3.Taldi Historical and Archaeological Park

The bronze cauldron was found in the mound of Taldi Historical and Archaeological Park.

The unique artifacts dating back approximately 2,500 years ago were uncovered during excavations in one of the mounds in the Shetsk district in the Karagandy Region, reported the Kazinform news agency in early August.

The bronze cauldron. Photo credit:

One of those findings – a massive bronze cauldron filled with remains of iron and badges – was found near the burial ground of Kyzylzhartas. In its morphological features, the cauldron is similar to the artifacts found in Semirechye. The weight of the cauldron is 25 kilograms, the diameter is 41 centimeters and the height is 34 centimeters.

“The cauldron is heavily smoked, which means that people cooked food in it. Curiously, there were a lot of iron and bronze items inside. Apparently, these are pieces of horse harness. Apart from plaques and buttons, there are zoomorphic images: figures of a horse and a predator, which we called tigrogriffin. Some scientists suggest that the iron remains were horse masks,” said Igor Kukushkin, a leading researcher at Saryarka Archaeological Institute of Karaganda University named after E. A. Buketov.

Iron and bronze items found in the cauldron. Photo credit:

To obtain more detailed information, scientists will undertake research in foreign laboratories. “We cooperate with colleagues from Poland, Lithuania, Ireland, Romania and Hungary. They have the necessary equipment and extensive experience. We will determine the date and then we will learn other details. All of this will take time,” added Kukushkin.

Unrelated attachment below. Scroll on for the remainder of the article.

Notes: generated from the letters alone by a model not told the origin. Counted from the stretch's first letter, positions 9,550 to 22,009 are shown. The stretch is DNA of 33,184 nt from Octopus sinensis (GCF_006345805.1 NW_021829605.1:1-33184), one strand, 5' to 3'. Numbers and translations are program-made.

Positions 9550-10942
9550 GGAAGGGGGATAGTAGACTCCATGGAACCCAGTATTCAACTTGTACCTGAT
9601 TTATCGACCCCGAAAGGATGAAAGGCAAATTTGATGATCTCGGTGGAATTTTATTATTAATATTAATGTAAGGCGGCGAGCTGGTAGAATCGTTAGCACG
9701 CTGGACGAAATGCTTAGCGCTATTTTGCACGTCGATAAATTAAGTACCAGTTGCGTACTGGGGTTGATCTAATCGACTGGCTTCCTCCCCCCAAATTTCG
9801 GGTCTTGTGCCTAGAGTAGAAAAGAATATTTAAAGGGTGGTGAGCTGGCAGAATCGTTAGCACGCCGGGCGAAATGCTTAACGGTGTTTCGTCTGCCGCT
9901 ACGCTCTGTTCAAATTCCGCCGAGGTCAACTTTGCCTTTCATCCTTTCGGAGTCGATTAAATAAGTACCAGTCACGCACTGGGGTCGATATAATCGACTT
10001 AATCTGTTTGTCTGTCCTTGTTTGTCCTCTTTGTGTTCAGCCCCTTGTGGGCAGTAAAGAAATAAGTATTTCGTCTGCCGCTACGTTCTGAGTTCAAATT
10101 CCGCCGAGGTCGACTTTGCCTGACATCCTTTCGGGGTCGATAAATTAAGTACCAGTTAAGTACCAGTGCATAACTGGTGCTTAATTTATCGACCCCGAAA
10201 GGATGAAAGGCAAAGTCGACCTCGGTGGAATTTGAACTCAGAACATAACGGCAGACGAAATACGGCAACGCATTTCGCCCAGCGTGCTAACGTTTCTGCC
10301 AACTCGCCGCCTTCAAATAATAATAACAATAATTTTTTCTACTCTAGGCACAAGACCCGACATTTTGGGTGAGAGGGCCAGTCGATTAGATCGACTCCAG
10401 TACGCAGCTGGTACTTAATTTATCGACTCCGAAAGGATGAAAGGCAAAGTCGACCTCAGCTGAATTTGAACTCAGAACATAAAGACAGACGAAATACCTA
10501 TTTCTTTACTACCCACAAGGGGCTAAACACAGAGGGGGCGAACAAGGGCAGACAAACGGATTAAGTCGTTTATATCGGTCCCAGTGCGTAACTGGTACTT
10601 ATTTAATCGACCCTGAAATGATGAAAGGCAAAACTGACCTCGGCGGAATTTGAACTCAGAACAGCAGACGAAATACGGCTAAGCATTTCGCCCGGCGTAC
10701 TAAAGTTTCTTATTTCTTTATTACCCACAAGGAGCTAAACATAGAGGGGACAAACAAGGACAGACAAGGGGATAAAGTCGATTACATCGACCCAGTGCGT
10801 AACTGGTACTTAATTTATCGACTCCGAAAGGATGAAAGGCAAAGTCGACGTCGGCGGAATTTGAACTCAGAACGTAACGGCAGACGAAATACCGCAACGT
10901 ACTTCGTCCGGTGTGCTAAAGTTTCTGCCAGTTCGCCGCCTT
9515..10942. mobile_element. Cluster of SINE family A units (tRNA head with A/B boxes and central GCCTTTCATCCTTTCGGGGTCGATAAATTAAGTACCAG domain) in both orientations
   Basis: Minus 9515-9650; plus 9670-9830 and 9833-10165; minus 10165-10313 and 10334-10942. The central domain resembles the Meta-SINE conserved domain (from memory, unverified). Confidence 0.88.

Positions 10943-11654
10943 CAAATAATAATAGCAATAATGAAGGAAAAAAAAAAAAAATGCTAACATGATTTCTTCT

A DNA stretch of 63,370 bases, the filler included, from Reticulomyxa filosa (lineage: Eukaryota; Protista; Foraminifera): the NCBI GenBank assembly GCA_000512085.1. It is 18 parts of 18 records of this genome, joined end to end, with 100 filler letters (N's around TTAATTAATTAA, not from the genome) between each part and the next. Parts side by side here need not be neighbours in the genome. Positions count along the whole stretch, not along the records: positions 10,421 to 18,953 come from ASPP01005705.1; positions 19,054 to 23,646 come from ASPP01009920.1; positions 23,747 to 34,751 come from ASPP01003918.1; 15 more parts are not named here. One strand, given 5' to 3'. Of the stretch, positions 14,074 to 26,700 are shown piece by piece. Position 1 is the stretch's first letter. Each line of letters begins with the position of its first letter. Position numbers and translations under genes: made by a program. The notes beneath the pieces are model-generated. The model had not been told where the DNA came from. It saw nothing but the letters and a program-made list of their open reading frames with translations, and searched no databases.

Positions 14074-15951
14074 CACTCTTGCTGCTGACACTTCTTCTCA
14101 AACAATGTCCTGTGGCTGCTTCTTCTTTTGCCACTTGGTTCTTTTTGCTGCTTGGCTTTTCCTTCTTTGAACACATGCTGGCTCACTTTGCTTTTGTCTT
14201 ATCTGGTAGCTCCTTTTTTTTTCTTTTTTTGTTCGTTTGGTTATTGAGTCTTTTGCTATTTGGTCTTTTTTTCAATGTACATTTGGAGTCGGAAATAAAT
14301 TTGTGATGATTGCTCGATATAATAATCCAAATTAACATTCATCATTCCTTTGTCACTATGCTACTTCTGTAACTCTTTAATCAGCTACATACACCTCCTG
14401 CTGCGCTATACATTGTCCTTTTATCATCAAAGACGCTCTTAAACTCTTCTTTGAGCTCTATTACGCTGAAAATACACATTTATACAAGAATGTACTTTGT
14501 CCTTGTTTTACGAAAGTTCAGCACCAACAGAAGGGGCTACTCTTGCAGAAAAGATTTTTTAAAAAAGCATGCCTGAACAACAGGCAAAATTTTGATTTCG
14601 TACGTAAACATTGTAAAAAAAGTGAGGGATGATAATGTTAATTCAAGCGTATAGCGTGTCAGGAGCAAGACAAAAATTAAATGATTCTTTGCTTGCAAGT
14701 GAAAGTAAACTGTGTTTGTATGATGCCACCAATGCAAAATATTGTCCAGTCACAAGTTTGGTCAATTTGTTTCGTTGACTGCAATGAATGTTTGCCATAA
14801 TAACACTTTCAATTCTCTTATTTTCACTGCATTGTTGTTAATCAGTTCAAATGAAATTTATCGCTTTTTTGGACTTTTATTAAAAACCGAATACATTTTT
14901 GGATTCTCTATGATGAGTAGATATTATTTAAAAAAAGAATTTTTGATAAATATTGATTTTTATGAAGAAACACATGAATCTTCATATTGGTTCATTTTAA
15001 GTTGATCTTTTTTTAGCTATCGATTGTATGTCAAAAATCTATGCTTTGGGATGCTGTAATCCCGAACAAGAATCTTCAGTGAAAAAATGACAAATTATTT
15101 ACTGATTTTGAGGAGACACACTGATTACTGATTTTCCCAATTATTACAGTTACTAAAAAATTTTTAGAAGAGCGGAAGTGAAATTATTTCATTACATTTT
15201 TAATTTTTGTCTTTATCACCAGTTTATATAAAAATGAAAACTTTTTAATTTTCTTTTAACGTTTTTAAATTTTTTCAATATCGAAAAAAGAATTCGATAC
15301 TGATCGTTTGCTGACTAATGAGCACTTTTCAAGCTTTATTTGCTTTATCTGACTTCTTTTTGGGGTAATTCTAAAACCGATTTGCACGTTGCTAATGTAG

4.The burial ground of the Andronovo era near the village of Novoyilynovka in the Kostanai Region

According to local archaeologists, the funerary field contains nearly 30 visible constructions. During the excavations, scientists discovered historic findings and one of them was that the development of the horse as a vehicle for movement occurred in the Bronze Age. It was proven by the fragments of the bridle found in the mounds.

The burial ground near the village of Novoyilynovka in the Kostanai Region. Photo credit:

“A gold plaque was found here and is now kept in the Lisakov Museum. I managed to find an exact analogy of this plaque on figures from Serbia. These figures are goddesses who wear these pendants. In this case, this burial ground also showcases broad connections,” said Emma Usmanova, a research scientist at Saryarka Archaeological Institute, in an interview with Khabar TV channel.

Artem Yakimov is one of the Russian scientists who worked with Kazakh researchers. He now studies the soil at the time of burial in the mounds.

“This burial ground is unique as there are various mounds of different times. I mean, it is great luck for us, because we can at least ‘rebuild the chain’ for this district. That is, for example, the late Bronze Age, the early Iron Age and the Middle Ages. I am speaking loosely. I mean we can identify the changes that happened here and monitor the dynamics to this day,” said Yakimov.

The discoveries will be presented at the third international festival of ancient technology and cultural communication named after Thor Heyerdahl Desht-Thor in late August.